Color


Hue

Colours of the visible light spectrum

Colors of the visible light spectrum (image: Meganbeckett27, CC BY-SA 3.0)

Artists can use colors for many reasons other than to simply duplicate reality including setting moods and highlighting importance.

The colors of the world can be divided in different ways. When we use the term “color” casually, what we usually mean is hue. Hues appear on the visible spectrum. On the spectrum, we see the pure hues. These can be divided into primary, secondary and tertiary colors, as on this color wheel.

Color wheel (image: public domain)

Color wheel (image: public domain)

Primary, secondary and tertiary colors

Primary colors are, for most art media, red, yellow and blue (the exception is the additive color system, which is used in computer screens, theater lighting and the like, and has red, yellow and green as its primary colors). All the rest of the colors can be made from these.

Secondary colors are made by mixing two primary colors: Red and yellow make orange, and so on.

Tertiary colors are made by mixing a primary color with a secondary color.

Complimentary and analogous colors

The colors opposite one another (like red and green or blue and orange) are complementary colors, which tend to stand out boldly next to one another. These are therefore often used for university colors and sport team logos. Colors next to one another (like red and orange or blue and green) are analogous colors, and these tend to blend together more smoothly.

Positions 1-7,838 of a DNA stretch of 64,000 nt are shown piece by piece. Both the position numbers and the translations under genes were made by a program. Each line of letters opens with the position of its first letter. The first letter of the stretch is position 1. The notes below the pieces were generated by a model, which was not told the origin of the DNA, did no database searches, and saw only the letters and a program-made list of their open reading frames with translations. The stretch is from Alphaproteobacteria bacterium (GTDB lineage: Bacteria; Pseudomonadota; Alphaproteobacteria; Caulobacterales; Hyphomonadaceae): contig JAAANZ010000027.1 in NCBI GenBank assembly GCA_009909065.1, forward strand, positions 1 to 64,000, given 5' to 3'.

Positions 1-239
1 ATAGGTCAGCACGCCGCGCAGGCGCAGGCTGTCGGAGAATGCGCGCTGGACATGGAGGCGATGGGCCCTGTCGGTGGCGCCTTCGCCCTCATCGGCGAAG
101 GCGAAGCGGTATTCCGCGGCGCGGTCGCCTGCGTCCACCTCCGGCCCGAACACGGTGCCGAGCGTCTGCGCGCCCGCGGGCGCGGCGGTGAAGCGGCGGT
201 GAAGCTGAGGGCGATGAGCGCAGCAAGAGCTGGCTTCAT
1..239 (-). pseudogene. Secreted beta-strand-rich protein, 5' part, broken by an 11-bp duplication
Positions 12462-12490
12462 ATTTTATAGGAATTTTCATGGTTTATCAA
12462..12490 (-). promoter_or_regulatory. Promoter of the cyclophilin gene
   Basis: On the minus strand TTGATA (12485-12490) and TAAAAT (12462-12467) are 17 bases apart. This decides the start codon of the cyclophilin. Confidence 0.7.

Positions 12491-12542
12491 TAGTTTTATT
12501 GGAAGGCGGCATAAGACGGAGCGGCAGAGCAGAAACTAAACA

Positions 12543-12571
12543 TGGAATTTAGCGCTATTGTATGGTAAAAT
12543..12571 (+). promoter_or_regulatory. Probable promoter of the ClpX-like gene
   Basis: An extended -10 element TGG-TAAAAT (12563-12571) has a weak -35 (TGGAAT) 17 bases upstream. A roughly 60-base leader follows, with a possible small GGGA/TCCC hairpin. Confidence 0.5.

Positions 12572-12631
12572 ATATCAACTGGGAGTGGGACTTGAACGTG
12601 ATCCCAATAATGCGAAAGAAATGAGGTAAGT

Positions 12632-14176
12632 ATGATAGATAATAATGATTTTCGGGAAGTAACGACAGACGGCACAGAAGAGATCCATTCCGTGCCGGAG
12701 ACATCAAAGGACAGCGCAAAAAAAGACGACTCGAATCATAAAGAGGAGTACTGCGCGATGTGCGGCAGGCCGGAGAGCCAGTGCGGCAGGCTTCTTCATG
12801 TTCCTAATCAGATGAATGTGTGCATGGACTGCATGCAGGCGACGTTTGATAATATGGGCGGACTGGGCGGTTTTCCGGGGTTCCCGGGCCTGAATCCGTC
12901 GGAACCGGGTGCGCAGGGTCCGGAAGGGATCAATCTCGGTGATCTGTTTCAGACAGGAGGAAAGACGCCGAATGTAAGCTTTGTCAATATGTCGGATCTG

Warm and cool colors

The colors on the left of this wheel are called cool colors and those to the right are warm colors. Using cool or warm colors in an image can create moods. Pierre Auguste Renoir used warm colors for his Mother and Child, 1886, creating a warm, cheerful, inviting scene. The oranges, pinks and yellows dominate the image.

Left: Pierre-Auguste Renoir, Mother and Child, 1886, pastel, 79.1 x 63.5 cm, (Cleveland Museum of Art); right: David Alfaro Siqueiros, Peasant Mother, 1962, oil on burlap, 249 x 180 cm (Museum of Modern Art, Mexico City) © David Alfaro Siqueiros

Diego Alfaro Siqueiros presents a similar subject in his Peasant Mother (1929), but through the use of cool colors, instead creates a sad, cold scene dominated by figures of blues and greens. Neither of these artists was worried about portraying the world as it really looked. Instead, they used color to inspire feelings in the viewer.

Value (tint and shade)

Color can also be considered in terms of value, which is the degree of lightness or darkness of a color. If we add white to a hue, we get a tint. If we add black, we get a shade. As we might expect, tints tend to be more cheerful — pastel colors are all tints. Shades tend to be gloomier. Indeed, our terms for moods are based on these properties, so that we say that we are lighthearted, or in a dark temper. There are many tints in the Renoir’s Mother and Child, and many shades in Siqueiros’ Peasant Mother.

Henri Matisse, Red Room (Harmony in Red), 1908, oil on canvas, 180.5 x 221 cm (The State Hermitage Museum)

 Zhou Chen. Peach Blossom Spring, 102.5 X 161.5 cm (Suzhou Museum)

Zhou Chen, Peach Blossom Spring, 102.5 X 161.5 cm (Suzhou Museum)

Saturation